Frequently Asked Questions About Tendonitis in Athletes

Written by: Dr. Juan García-Nieto Portabella
Published:
Edited by: Top Doctors®

When talking about tendinitis, we refer to an inflammation of a tendon that, originally, is acute. When that inflammation lengthens in time it becomes chronic, and then we speak of tendinosis.

 

Why does tendinitis occur?

Tendinitis originates from different circumstances, such as a repeated gesture or movement many times, or a movement in bad position or with poor sports technique. Other times it can be due to external factors like the footwear, the bicycle or a bad grip. Even when performing a poor sports gesture, tendinitis can occur, as it can cause stress on the tendon and, as a consequence, inflammation of the tendon.

 

Are there groups more likely to suffer from tendinitis? Why?

There are no more likely groups. What is clear is that athletes, due to the repetition of certain movements, may be at greater risk of suffering from tendinitis. In addition, these athletes have to control very well the material that they use and master perfectly the technique and the movement or gesture in their sports specialty.

How To Treat Tendonitis

To treat tendinitis, the first is a correct diagnosis, which should be performed by a doctor specialized in Sports Medicine , through questions and exploration of the athlete. Occasionally we can do complementary tests, mainly an ultrasound or Magnetic Resonance (MRI).

After diagnosis, it is usually recommended to rest the affected area and a rehabilitation regimen with electrotherapy, mobilization, massage and cryotherapy , sometimes accompanied by anti- inflammatory drugs. Once the acute phase is over, it is good to start work on the area , usually by means of eccentric exercises. At the end of the rehabilitation, we start a well-controlled rehabilitation period, so that the athlete gradually resumes his usual sporting activity.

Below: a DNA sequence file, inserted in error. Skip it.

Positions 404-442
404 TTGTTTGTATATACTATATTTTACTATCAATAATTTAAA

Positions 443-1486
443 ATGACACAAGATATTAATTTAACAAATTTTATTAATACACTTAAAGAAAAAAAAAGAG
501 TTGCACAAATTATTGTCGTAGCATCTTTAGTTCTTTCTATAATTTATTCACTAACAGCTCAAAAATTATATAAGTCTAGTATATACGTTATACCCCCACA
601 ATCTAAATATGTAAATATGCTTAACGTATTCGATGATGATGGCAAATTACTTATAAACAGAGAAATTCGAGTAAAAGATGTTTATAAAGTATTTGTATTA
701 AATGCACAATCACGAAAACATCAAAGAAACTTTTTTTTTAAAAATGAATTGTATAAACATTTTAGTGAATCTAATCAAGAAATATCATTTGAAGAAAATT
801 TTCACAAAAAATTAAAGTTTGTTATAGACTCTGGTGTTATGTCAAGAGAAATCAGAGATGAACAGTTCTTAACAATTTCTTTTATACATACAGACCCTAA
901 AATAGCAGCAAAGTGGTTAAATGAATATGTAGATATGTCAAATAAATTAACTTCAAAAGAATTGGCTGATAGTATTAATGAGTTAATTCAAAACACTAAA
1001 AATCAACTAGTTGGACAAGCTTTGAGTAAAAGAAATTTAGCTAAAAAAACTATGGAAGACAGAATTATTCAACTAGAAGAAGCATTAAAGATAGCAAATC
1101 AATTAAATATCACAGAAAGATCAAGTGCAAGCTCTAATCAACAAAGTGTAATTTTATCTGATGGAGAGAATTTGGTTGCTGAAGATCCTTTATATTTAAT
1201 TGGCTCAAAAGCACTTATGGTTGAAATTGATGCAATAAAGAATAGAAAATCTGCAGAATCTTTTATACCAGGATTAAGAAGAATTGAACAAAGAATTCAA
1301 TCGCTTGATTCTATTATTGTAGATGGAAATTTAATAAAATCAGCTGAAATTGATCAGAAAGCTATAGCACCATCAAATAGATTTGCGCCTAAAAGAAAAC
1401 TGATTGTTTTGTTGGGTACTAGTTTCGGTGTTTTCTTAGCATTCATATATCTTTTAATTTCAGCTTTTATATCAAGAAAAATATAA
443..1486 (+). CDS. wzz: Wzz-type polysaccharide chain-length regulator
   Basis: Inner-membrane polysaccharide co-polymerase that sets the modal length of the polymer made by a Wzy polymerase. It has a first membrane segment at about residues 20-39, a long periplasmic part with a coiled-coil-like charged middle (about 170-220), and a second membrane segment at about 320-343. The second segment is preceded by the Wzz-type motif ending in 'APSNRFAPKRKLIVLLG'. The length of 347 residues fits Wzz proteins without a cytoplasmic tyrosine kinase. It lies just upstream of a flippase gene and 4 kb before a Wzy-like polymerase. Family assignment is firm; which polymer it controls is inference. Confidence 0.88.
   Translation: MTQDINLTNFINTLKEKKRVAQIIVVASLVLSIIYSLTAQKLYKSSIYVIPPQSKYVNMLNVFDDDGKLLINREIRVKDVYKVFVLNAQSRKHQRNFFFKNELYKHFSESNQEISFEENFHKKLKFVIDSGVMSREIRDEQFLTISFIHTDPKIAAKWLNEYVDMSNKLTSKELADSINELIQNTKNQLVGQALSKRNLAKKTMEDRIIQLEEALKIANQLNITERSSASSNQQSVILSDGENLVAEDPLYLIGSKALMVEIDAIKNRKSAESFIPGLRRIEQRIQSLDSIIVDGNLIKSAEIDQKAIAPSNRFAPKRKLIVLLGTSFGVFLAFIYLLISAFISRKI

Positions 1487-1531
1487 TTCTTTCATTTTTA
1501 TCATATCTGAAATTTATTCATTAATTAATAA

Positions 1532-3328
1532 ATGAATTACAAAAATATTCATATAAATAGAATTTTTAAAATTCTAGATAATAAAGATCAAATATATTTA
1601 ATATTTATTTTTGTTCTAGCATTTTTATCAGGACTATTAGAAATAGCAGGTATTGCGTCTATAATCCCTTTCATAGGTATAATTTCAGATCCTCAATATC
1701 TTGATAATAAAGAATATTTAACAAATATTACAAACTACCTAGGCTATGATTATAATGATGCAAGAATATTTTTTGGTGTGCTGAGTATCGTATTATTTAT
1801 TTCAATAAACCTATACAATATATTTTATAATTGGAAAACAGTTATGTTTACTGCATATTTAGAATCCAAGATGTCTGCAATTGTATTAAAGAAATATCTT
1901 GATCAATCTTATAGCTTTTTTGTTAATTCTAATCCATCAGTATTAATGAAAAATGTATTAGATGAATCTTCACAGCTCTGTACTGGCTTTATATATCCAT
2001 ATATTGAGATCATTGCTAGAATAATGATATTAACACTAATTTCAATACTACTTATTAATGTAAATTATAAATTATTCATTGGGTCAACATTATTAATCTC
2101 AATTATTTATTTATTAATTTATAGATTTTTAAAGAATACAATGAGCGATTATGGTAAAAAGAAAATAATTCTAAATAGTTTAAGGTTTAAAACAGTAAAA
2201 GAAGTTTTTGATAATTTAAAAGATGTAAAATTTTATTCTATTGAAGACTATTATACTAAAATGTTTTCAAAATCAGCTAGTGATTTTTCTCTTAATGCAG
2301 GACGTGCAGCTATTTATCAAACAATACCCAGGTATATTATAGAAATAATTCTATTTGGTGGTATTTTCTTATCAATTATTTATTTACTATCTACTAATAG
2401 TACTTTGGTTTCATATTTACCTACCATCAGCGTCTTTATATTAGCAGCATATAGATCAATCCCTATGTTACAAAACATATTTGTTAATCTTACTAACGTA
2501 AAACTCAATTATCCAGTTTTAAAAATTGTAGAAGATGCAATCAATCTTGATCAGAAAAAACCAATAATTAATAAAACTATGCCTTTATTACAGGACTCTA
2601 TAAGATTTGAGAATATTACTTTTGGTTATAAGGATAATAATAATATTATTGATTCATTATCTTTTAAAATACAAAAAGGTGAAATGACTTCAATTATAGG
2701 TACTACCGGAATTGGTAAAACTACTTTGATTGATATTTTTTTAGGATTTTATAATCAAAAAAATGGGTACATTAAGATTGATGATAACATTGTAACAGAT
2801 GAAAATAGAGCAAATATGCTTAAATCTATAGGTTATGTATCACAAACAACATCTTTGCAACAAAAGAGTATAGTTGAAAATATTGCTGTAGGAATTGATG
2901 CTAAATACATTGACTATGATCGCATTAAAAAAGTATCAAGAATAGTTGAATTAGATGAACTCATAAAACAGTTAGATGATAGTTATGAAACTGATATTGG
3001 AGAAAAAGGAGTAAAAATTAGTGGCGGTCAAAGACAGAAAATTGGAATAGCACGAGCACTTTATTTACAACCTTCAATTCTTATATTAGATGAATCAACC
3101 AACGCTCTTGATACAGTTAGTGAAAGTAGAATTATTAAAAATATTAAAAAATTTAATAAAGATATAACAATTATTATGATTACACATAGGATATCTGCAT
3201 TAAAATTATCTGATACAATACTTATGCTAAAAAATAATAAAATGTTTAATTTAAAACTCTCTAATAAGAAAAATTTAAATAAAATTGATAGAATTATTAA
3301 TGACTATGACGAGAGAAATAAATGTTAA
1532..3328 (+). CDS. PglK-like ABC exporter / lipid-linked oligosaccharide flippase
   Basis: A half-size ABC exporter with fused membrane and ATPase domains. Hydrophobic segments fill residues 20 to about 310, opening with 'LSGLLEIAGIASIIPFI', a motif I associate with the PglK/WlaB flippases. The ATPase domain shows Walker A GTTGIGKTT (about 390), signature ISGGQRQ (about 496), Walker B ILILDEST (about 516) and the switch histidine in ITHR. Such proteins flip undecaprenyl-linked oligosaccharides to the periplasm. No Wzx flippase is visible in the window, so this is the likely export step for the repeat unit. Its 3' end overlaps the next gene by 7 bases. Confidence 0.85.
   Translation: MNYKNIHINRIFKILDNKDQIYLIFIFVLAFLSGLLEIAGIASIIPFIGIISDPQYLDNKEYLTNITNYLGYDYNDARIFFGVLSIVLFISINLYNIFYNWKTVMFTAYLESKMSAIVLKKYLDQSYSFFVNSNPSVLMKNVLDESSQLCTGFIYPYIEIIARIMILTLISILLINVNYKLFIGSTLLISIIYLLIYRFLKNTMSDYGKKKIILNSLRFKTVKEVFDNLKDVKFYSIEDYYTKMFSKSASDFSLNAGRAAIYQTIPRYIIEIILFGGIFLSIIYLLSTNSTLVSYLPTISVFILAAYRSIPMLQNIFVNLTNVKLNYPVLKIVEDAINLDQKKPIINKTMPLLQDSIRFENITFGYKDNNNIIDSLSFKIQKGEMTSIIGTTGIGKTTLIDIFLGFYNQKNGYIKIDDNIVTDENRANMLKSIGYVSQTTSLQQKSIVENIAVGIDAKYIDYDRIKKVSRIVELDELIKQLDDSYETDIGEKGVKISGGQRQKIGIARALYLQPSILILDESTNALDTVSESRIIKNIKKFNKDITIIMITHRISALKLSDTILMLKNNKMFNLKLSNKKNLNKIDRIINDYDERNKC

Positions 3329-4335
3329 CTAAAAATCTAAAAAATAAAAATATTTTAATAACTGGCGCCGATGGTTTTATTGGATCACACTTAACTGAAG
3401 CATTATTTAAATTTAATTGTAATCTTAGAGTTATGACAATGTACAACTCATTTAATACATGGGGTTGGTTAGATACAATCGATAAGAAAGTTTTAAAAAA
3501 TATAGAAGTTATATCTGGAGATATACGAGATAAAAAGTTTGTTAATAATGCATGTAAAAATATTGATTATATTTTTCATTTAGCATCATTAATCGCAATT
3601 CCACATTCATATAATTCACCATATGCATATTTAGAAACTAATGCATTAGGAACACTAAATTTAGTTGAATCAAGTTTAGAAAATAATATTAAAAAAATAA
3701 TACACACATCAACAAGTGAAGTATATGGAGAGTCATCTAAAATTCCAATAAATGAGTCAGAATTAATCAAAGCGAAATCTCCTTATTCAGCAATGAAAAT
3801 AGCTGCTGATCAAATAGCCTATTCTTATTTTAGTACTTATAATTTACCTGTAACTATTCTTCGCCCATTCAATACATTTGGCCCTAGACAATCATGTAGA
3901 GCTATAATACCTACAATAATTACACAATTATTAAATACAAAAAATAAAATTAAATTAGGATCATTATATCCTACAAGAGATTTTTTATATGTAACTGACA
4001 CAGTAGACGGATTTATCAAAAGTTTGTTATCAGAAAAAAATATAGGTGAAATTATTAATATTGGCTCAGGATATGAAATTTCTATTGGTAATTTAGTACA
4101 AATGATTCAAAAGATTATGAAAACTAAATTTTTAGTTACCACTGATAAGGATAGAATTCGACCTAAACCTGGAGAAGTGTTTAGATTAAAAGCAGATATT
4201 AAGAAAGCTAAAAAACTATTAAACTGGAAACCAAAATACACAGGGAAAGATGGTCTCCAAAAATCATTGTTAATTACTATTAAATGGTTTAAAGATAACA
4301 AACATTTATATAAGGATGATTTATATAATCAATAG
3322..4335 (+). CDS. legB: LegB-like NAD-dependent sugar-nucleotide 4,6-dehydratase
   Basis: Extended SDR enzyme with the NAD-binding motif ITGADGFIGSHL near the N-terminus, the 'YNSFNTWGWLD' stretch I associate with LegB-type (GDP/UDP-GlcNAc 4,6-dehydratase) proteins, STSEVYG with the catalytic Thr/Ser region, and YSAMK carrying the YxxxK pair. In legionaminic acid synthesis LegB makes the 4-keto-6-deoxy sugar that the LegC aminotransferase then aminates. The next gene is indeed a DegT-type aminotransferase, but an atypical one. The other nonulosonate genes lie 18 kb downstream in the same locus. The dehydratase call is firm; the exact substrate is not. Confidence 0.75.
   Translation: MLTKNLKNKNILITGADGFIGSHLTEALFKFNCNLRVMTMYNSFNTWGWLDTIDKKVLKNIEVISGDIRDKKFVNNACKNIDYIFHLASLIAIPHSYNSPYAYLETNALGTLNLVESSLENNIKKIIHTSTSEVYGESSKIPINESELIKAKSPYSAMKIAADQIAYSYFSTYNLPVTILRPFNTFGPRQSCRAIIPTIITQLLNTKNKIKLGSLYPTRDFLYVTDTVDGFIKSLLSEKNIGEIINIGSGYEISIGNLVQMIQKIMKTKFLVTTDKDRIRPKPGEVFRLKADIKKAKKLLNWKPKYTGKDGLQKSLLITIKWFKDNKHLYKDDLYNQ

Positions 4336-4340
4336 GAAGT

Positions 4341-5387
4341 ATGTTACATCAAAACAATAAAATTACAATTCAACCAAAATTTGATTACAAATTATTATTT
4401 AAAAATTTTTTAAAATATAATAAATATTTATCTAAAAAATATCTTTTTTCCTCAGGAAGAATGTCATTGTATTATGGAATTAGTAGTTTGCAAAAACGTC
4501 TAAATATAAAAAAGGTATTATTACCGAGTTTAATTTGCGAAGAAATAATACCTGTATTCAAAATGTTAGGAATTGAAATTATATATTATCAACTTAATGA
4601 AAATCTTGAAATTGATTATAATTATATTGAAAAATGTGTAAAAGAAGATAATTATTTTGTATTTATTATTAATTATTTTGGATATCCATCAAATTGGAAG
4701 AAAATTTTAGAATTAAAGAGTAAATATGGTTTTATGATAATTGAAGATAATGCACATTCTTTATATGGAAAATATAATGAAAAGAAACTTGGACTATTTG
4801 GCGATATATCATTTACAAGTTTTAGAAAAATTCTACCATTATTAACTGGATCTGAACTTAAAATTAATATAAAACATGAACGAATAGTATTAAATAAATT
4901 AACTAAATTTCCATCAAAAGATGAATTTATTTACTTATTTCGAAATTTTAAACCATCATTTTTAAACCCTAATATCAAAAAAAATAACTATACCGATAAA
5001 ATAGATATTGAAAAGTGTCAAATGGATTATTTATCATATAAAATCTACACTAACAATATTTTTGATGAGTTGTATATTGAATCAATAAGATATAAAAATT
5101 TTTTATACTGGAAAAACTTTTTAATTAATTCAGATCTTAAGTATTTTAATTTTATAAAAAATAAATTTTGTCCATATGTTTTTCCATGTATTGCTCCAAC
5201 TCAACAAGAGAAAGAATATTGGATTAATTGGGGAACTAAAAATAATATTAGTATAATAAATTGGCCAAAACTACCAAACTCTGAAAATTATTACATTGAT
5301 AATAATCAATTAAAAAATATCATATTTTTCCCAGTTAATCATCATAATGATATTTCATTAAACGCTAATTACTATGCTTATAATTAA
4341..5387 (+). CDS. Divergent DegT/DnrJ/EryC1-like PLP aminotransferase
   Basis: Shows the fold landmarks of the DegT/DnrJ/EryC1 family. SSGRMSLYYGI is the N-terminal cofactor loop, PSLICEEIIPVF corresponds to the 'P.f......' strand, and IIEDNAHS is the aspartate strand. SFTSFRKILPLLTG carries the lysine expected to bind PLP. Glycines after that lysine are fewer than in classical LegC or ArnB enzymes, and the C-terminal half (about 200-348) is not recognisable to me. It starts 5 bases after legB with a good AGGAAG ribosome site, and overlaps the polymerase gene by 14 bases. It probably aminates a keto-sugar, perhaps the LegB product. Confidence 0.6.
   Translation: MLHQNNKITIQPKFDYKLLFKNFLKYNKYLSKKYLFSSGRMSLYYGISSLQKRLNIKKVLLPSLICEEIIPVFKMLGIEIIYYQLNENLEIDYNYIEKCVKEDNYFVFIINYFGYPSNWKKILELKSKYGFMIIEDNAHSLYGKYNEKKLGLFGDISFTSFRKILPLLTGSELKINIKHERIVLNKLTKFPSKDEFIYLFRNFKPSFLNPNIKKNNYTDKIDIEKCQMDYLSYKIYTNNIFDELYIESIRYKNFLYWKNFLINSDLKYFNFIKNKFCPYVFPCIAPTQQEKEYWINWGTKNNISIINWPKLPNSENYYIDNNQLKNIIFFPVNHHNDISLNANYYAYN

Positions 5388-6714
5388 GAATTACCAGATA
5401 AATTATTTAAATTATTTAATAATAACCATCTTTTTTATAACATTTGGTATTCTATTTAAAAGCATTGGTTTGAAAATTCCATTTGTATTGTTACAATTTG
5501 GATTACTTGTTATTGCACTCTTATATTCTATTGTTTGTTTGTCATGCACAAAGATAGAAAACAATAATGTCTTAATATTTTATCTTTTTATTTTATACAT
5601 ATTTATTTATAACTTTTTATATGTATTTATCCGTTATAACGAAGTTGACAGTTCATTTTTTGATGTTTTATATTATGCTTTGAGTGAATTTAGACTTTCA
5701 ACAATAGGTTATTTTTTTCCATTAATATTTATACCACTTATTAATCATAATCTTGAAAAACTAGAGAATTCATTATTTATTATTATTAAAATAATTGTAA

Can it lead to complications, if not treated correctly?

The great problem with tendinitis is that they are chronic, since their treatment is longer. It is much easier to treat and recover one or two months of tendonitis than those tendinosis of 8 months or a year of evolution.

*Translated with Google translator. We apologize for any imperfection

By Dr. Juan García-Nieto Portabella
Sports Medicine

Dr. Juan N. Garcia-Nieto Portabella is a highlight of specialized Medico Sport themes doping field that is a recognized professional class. He is a member of the medical panel FIFA anti-doping controls and also collaborates with UEFA, the RFEF, the RFEH and RFEA. He is also a member of the Catalan Society of Sport Medicine.

*Translated with Google translator. We apologize for any imperfection

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